The biggest step that can be taken to engage in dissoi logoi more is just to look away from our screens and pay more attention to the world outside of technology and social media.  We need to be more conscious of the people around us to have intellectual disagreements.
Today in class we discussed how Dissoi Logoi has decreased tremendously in todays' society. Social media does use algorithms to force a feed to be things "you only want to see" because the website designers want people to visit their sites more because your satisfactory level of seeing only the things you want to see will make you come back more, duh.

Anyways, I 100% agree with this idea because social media only exposes us to what we want to see. We do not ever see the other side of an argument regardless of the validity of it. I also 100% agree that this increases polarization because we don't hear any arguments from the other side which decreases our capability to understand it. Polarization is an issue i would argue is a forefront issue and what keeps us from being a true democracy. Democracy is giving equal representation of different sides present but if we aren't accepting and respectful to the other side then what is the point of a democracy? Norrowcasting is a term that has been coined within the media of only showing certain points to prove a point instead a whole argument and i think we can think of social media as being "narrow casted". I think in todays society we can build a lot of arguments from the information we are exposed to but it's a very one sided argument that easily can be disproved because we don't know where the other side is coming from, let alone what argument they will present and lessening dissoi logoi. Understanding Dissoi Logoi is a key to having a strong argument because you present information against their argument before they even present making their argument look weaker. The more information you expose yourself to, makes you more informed before you can take a holistic approach to it instead of a individualized where you're looking at the full picture instead just from one side. Politics in America are incapable of accepting the argument from the other side meaning that polarization is the worst it's been since the civil war, but i believe if politicians took the approach of dissoi logoi we would have lot better rhetoric happening especially on the republican side but a much more fluid system.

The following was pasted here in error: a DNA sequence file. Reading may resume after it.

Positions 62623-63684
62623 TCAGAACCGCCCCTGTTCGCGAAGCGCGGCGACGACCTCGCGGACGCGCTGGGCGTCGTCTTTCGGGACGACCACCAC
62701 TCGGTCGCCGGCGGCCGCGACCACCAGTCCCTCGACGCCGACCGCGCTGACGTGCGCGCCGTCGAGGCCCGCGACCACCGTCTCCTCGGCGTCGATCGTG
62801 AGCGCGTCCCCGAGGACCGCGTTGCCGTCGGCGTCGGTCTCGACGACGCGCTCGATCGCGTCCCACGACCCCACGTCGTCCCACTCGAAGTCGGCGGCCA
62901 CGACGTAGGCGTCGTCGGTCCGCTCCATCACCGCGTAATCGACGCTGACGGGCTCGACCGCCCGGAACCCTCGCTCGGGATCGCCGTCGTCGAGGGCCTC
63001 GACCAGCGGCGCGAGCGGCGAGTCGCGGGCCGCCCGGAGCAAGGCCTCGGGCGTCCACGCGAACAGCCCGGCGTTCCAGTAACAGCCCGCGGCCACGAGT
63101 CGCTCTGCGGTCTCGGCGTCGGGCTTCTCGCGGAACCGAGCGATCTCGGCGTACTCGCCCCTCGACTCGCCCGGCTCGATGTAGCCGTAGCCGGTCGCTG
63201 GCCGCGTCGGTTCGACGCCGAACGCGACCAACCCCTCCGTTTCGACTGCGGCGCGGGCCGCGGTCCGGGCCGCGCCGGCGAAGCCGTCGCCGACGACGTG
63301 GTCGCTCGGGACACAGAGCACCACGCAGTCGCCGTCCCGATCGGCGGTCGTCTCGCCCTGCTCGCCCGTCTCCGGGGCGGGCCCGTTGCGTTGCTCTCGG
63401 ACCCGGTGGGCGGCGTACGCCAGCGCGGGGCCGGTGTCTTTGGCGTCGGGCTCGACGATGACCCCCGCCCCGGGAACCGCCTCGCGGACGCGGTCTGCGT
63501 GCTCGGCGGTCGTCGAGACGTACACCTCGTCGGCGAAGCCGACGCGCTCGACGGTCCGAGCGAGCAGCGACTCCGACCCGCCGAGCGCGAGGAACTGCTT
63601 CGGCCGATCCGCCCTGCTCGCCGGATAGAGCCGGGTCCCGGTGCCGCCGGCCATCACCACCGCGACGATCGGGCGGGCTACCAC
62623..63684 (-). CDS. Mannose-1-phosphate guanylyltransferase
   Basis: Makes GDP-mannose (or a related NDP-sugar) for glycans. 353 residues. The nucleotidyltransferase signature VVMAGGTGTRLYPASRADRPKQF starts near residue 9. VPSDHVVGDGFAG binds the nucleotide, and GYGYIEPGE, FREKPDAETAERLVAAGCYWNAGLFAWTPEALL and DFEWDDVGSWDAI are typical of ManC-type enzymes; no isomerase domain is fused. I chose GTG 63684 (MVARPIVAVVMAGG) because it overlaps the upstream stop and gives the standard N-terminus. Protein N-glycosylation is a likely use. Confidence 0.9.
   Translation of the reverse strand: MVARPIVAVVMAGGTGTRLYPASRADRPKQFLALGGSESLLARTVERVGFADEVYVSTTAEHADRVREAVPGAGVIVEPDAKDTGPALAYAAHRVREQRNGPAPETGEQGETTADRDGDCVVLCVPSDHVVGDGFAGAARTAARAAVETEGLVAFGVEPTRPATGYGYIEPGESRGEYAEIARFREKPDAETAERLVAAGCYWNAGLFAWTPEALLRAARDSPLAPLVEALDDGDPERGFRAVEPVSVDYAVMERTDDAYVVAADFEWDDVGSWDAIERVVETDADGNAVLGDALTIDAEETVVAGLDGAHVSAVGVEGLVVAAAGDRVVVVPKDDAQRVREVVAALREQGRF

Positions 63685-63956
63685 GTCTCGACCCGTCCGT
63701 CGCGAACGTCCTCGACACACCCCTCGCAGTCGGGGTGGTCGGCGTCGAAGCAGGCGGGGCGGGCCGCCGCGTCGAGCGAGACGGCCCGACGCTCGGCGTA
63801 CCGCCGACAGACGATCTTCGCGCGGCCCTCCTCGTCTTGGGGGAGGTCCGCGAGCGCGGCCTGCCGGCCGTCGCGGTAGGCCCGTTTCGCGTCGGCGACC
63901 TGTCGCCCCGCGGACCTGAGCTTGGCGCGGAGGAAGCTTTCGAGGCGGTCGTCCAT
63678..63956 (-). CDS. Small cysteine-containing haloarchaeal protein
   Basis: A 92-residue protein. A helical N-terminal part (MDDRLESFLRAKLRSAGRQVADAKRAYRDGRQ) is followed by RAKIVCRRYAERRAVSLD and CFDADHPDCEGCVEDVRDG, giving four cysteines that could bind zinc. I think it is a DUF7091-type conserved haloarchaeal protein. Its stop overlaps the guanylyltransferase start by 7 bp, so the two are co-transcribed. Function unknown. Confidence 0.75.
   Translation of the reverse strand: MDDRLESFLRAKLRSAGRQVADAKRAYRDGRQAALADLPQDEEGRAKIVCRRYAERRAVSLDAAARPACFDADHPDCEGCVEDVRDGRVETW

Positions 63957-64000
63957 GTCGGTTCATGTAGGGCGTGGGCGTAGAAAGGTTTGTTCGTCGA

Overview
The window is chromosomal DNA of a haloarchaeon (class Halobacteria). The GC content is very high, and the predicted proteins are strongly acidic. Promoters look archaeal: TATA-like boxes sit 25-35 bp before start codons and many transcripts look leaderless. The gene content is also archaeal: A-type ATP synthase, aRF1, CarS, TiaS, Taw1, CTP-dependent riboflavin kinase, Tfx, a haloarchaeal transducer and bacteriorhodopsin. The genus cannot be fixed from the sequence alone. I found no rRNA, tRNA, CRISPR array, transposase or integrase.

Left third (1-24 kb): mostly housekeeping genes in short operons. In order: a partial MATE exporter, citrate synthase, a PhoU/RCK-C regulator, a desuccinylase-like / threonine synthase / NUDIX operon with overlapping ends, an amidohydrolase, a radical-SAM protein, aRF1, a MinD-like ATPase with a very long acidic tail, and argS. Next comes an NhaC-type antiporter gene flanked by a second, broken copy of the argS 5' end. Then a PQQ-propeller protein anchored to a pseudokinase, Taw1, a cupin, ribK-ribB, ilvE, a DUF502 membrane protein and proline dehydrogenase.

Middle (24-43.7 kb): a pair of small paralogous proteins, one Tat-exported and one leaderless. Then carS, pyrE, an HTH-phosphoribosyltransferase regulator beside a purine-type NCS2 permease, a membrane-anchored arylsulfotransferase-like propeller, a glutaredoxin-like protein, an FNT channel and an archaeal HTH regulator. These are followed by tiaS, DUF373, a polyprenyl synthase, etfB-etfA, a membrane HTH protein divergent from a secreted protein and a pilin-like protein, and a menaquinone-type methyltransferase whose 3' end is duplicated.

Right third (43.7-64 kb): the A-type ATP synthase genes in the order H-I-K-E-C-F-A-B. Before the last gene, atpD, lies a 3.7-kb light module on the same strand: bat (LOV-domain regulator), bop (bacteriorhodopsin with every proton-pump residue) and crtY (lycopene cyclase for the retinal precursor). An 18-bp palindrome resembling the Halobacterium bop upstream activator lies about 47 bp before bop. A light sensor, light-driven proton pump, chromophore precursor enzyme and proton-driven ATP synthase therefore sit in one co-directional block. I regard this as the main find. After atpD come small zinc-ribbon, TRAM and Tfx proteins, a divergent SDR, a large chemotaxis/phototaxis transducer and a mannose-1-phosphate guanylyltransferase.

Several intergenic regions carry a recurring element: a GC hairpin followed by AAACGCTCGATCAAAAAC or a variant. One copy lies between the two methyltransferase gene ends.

Week 12 Blog Prompt

Reflect on your own "filter bubble." Do you often encounter opinions other than your own on your various media "feeds"? Do you follow or unfollow people based on their ideological leanings?  
Do you agree that the decline of dissoi logoi associated with internetworked media is responsible for an increase in polarization? Do you agree that this is problematic, or do you think there are some advantages to polarization? 
What are some actions you can take to engage in dissoi logoi more? Be specific.  

Every Search You Make (Big Data's Watching You): Impartial Algorithms & Erosions of Privacy

By: Geoffrey L.
Big data is watching you. Every click you make, every link you take, they'll be watching you.
      I was recently prompted by Facebook to conduct a privacy checkup because, according to Facebook, they were "concerned about my privacy" and wanted to make sure that I was "sharing with the right people." However, this tagline made me wonder if I should perhaps be more worried about sharing my information with Facebook than with the masses of the internet. After all, as Pasquale notes in his excerpt "Digital Reputation in an Era of Runaway Data," every single action taken online is collected, analyzed, sold, and used for targeted marketing, with little regard for the user's privacy. In particular, Facebook has admitted to tinkering with its users' news feeds in an attempt to manipulate their moods and the recent release of the Facebook reaction buttons has caused some to speculate that this new feature will also be used to gather more data from users and continue to experiment with users emotions. (I personally have received several strange taglines at the top of my newsfeed wishing me a "good evening," or suggesting that I tell the world about my voting behavior, causing me to wonder what tests Facebook is running on me and giving me a strange sense of solidarity with lab rats and guinea pigs). Google has similarly been found to have ruthlessly data mined users and exploited several browser loopholes to collect even more information from consumers of their services.